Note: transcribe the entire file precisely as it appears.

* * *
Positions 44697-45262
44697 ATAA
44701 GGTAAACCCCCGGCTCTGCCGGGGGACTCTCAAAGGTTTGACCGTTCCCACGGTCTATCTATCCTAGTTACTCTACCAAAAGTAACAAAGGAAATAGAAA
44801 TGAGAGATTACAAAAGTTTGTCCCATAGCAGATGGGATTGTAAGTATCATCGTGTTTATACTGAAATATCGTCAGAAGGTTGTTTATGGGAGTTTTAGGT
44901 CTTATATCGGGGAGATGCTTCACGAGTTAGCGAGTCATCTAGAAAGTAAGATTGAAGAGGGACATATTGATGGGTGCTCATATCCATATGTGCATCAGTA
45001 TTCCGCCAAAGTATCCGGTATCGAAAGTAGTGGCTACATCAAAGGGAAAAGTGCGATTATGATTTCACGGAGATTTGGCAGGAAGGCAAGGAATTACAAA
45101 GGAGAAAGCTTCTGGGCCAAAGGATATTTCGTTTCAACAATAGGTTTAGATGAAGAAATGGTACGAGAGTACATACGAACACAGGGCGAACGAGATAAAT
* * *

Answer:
Positions 44697-45262
44697 ATAA
44701 GGTAAACCCCCGGCTCTGCCGGGGGACTCTCAAAGGTTTGACCGTTCCCACGGTCTATCTATCCTAGTTACTCTACCAAAAGTAACAAAGGAAATAGAAA
44801 TGAGAGATTACAAAAGTTTGTCCCATAGCAGATGGGATTGTAAGTATCATCGTGTTTATACTGAAATATCGTCAGAAGGTTGTTTATGGGAGTTTTAGGT
44901 CTTATATCGGGGAGATGCTTCACGAGTTAGCGAGTCATCTAGAAAGTAAGATTGAAGAGGGACATATTGATGGGTGCTCATATCCATATGTGCATCAGTA
45001 TTCCGCCAAAGTATCCGGTATCGAAAGTAGTGGCTACATCAAAGGGAAAAGTGCGATTATGATTTCACGGAGATTTGGCAGGAAGGCAAGGAATTACAAA
45101 GGAGAAAGCTTCTGGGCCAAAGGATATTTCGTTTCAACAATAGGTTTAGATGAAGAAATGGTACGAGAGTACATACGAACACAGGGCGAACGAGATAAAT